Berlin is on a record run with 8.3 million visitors in 2009—its best year ever—with further increases so far in 2010. You don’t hear that very often about 2009. So we flew in for a dose of the arts, music, glamour and grit to see why the famously edgy capital hosts over 1,500 events a day.
The answer is immediate. Berlin celebrates modernity in all its manifestations, and in the meetings industry, modern equals green.
Germany is the world’s top producer of solar power and a European frontrunner in wind, biofuels and renewable energy. Laws subsidize solar energy production and thousands of Germans sell surpluses back to the grid. Many businesses are betting on a third industrial revolution fueled by green tech and clean energy, and Germany has been Europe’s top meeting destination for the last six years.
Nowhere is the topic hotter than in Berlin, where 32% of the landmass is public park and one is never too far from actual green. To spread the word, the Berlin Convention Office has created a planner-friendly Green Meetings Berlin site with a robust database of eco-active providers.
Meet Besondere Orte/Great Locations. The DMC is run by Tim Rössle, who converted a WWII-damaged church near Alexanderplatz into the Umweltforum Auferstehungskirche (Environmental Forum in the Church of Resurrection)—a modern, beautiful, and über-sustainable meeting space.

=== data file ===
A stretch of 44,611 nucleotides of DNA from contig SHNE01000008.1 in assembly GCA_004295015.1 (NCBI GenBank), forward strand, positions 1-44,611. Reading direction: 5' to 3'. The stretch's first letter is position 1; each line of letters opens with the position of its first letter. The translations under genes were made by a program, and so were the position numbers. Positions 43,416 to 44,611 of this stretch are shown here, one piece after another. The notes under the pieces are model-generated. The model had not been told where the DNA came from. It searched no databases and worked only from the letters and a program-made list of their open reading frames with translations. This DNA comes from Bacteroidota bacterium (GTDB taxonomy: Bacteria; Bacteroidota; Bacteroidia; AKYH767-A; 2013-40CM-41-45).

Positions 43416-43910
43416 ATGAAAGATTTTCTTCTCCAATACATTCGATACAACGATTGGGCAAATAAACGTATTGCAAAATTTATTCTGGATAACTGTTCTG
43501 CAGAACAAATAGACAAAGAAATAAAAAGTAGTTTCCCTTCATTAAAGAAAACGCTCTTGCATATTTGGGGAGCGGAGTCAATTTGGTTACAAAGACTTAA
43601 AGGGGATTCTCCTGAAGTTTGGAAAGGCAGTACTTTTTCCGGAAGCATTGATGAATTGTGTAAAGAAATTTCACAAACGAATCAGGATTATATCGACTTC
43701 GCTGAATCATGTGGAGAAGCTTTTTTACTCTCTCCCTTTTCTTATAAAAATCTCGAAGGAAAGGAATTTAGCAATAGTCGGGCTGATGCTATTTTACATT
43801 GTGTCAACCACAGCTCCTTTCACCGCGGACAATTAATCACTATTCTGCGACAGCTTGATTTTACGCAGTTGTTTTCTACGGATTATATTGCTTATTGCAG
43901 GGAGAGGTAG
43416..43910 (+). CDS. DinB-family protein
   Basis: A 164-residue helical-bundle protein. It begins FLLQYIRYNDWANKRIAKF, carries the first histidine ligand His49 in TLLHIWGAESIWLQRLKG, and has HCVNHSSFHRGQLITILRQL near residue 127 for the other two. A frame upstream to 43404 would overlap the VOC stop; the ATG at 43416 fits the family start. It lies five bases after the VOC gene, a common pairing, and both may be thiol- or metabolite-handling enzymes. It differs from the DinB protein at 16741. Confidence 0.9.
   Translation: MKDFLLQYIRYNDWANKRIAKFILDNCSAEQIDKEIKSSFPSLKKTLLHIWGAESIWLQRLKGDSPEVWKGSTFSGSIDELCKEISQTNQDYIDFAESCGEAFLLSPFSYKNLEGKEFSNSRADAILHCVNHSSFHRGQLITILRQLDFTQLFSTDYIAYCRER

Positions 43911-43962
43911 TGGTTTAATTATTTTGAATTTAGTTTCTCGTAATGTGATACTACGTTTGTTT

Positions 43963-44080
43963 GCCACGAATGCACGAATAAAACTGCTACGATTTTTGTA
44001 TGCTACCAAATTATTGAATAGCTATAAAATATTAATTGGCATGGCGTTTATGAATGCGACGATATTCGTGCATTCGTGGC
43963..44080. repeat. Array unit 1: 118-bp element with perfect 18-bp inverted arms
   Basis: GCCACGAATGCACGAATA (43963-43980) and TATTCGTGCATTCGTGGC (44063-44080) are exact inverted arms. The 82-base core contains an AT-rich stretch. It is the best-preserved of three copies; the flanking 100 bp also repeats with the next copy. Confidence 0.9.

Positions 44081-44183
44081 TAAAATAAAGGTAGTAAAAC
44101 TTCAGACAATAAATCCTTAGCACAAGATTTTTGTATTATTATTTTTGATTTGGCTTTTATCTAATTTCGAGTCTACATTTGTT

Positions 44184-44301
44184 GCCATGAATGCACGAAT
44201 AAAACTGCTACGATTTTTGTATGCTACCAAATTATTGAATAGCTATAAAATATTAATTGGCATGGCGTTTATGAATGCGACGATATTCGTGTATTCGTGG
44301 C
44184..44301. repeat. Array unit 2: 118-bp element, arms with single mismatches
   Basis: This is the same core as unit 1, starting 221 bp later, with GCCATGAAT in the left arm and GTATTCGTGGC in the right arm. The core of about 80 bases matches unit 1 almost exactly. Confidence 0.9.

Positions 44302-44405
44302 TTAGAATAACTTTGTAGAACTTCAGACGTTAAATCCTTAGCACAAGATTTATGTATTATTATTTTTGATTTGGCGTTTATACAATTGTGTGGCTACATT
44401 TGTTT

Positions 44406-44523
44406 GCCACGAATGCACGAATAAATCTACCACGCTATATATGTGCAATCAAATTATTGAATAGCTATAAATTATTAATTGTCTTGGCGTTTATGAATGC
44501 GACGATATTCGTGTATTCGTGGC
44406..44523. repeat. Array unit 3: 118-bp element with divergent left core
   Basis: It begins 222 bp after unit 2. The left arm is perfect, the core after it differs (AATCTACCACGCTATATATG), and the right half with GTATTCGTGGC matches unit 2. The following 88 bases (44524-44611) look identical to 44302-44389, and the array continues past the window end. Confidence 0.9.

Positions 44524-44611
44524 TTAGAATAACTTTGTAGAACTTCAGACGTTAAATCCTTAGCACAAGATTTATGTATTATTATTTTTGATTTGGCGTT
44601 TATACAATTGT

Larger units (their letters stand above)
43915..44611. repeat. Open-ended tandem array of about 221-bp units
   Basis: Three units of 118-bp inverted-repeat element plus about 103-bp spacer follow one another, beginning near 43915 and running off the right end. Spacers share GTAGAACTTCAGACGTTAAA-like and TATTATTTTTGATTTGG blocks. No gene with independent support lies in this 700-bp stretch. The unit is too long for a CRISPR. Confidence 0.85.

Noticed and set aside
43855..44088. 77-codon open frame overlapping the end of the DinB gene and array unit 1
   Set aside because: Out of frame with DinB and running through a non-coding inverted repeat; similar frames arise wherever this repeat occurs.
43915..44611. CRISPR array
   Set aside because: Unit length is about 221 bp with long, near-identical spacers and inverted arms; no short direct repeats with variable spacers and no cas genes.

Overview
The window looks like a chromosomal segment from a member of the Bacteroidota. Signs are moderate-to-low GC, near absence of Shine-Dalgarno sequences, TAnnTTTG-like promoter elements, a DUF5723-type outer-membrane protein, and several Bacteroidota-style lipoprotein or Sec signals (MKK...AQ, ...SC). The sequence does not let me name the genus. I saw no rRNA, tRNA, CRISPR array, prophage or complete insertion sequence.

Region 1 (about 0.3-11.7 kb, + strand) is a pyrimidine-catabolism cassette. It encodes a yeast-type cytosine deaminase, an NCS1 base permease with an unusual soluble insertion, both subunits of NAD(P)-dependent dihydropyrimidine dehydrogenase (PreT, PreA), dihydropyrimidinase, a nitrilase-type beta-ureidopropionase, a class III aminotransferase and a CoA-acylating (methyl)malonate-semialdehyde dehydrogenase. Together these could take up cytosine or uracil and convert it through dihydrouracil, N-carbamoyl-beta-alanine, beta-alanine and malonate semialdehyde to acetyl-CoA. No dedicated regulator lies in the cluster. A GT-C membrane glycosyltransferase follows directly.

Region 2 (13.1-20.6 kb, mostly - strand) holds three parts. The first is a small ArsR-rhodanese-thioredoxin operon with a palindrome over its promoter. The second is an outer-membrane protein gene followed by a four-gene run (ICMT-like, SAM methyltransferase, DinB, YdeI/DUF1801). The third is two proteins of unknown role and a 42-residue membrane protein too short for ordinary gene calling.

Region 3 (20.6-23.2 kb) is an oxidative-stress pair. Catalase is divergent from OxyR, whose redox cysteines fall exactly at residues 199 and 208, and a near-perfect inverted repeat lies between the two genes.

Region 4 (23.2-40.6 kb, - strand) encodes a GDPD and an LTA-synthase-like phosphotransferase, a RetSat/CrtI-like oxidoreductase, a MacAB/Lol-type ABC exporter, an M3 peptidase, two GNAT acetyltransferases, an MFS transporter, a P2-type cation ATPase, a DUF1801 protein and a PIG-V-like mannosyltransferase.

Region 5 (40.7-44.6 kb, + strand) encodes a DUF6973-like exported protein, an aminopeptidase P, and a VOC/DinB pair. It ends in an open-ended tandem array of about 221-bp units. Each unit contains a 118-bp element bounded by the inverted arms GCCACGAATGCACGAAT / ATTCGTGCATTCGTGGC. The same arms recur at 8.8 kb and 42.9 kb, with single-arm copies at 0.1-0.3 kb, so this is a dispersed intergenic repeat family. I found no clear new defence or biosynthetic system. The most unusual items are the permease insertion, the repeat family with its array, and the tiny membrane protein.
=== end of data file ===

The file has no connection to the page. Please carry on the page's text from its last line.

“Being eco was good marketing and it met our convictions as well,” says Rössle, a political scientist who always bikes to work. So the old rubble was recycled and new loam walls were built to better regulate temperature. Radiant heating was installed and solar panels were placed on the roof beside a vast rooftop garden. And a “solar facade” of cellulose comb behind glass plate transforms sunlight into heat to warm this ultra-green, majestic space—one ceiling soars to 55 feet. Two years later, the site generates almost half of its own power.
Clients like Greenpeace have flocked to the 4,800-sf Great Hall, with its awe-inspiring ceiling and world-class pipe organ. Including the foyer and 12 bright conference rooms, Rössle offers planners almost 13,000 sf, including tranquil outdoor gardens.
On the sunny morning of our visit, the “church” was host to a 280-person meeting of pan-German recycling agencies in the Great Hall. But pharma and tech companies meet here too, and the site was recently used for a party thrown by Heike Mahmoud, director of conventions at the Berlin Convention Office.
“I chose it because green is innovative and a church as a venue is so unusual,” says Mahmoud. “Our clients, mostly planners, loved the service and really got a sense of the range of possibilities we can offer in Berlin. This reflects the openness of the city and the endless opportunities.”
As a followup, Rössle converted a 19th century brewery into the 150-pax Conference Center New Malthouse, with two event spaces in the domed halls originally used to dry malt. Then he opened the 320-pax Jerusalem Church, a modernist revision of a 15th century historic building, with seven meeting spaces in the heart of Berlin between Checkpoint Charlie and the Jewish Museum.